Charting a Path to an Environmental Justice Future in Western States

The West is a place of contrasts. Vast, wild open spaces situated next to densely populated cities, complemented by Native lands like the Navajo Nation and many more. These elements create a rich fabric of diversity, cultural history and environmental stewardship. However, amidst the COVID-19 pandemic and rampant climate change crisis, we continue to witness the environmental disparities that exist and prevail amongst underserved populations such as Tribal nations as well as Black and LatinX communities. Lack of clean water, polluted air, access to health care and credible information have shown a spotlight on the troubling inequities in our system.

Through the Southwest Environmental Justice and Frontline Community Roundtable, hosted by the National Wildlife Federation, Hispanics Enjoying Camping, Hunting, and the Outdoors (HECHO) and national and local partners, Tribal, LatinX, and Black elected and local leaders from Arizona, Colorado, Nevada, New Mexico, and Utah met virtually to discuss how they are stewarding their communities through these multiple crises. 

Click on the videos below to hear from some of the region’s leaders to learn how federal action can begin to address environmental inequities like access to clean air and water. Healthy habitats depend on healthy communities, proving that wildlife conservation and environmental justice are two powerful and intertwined elements of the broader environmental movement.

U.S. Representative Ruben Gallego (D-Ariz.)

As a congressman, Representative Ruben Gallego has represented the people of the Arizona 7th congressional district for nearly six years. Learn how his commitment to prioritizing the health of essential workers and the families in his community aided in developing a plan for a healthier, more equitable future.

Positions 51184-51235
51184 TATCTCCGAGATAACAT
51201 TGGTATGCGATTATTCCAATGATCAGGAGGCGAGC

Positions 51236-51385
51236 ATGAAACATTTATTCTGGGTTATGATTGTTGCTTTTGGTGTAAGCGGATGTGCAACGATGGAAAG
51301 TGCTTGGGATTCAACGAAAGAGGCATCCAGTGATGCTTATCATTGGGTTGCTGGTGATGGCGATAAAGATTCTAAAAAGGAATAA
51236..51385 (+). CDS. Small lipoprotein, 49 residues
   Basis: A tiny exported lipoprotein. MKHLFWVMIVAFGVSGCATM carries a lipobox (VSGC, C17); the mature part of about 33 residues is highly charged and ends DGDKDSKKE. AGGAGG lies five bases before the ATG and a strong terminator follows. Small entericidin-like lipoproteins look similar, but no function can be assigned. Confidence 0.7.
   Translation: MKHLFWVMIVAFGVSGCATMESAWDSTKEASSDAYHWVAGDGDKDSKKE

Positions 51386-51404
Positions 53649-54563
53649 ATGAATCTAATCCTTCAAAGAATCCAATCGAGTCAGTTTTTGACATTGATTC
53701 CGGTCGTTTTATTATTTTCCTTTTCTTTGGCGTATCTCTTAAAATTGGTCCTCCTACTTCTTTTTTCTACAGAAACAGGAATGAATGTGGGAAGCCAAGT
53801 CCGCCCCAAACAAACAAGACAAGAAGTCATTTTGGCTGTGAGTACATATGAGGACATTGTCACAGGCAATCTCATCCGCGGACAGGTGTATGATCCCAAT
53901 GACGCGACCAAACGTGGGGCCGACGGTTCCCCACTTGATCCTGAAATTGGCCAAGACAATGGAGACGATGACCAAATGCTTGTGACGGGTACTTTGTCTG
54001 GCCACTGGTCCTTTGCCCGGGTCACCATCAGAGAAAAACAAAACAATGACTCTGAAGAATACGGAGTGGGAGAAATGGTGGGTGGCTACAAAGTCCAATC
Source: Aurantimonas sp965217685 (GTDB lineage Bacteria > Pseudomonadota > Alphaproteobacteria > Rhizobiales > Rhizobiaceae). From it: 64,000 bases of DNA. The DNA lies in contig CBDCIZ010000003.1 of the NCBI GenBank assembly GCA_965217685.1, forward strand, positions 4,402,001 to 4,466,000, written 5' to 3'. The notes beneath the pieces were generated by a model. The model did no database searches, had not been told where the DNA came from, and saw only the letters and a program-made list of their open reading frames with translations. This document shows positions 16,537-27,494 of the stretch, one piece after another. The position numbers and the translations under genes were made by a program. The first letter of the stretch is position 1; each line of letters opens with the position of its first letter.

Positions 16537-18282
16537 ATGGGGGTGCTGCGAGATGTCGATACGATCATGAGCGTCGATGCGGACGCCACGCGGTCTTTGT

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Nizhooni Hurd

An Assistant Urban Ranger Coordinator for Environmental Learning for Kids (ELK), Nizhooni Hurd is a fighting force for youth leadership and environmental education in Denver, Colorado. Through her heritage and culture as a Native and Black woman, Nizhooni is bringing awareness to inequities surrounding access to basic needs and opportunities in her community and beyond. Because,“if our most under-resourced people’s needs aren’t met first, then we can’t show up for environmental anything.”

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Taishya Adams

Taishya Adams is the Colorado Parks and Wildlife Commissioner and co-lead for Outdoor Afro, a national organization that celebrates and inspires African American connections and leadership in nature. In divisive and uncertain times, Taishya calls for us all to collectively recognize everyone’s story, their cultural history and advocate for the inclusion of others in the outdoors, “so we have got to raise our voice, raise a flag and either step up, step aside or step down.”

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Collinus Newsome

Collinus Newsome is the senior program officer with the Colorado Health Foundation and a trusted leader in education where she works to build diverse, welcoming spaces for all students. Listen in to her stance on the need for more grassroots organization, investments in communities of Color and upliftment of leaders. 

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Assemblywoman Selena Torres (Nev.)

Assemblywoman Selena Torres represents District 3 in the heart of Southern Nevada and is a fierce advocate and partner for her constituents. In addition to implementing a grocery delivery service to more than 1,000 local families, Torres sheds light on the need for critical information to be translated quickly and accurately as a means to keeping her community informed and safe in times of crisis. Learn more about how she’s making an impact in her district. 

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How can you get involved?

Help spread the word on Facebook and Twitter about these policy issues and solutions that can help create healthy communities in the Southeast and across the country.

And learn who your Congressional and state leaders are, so you can advocate for equitable, environmental solutions!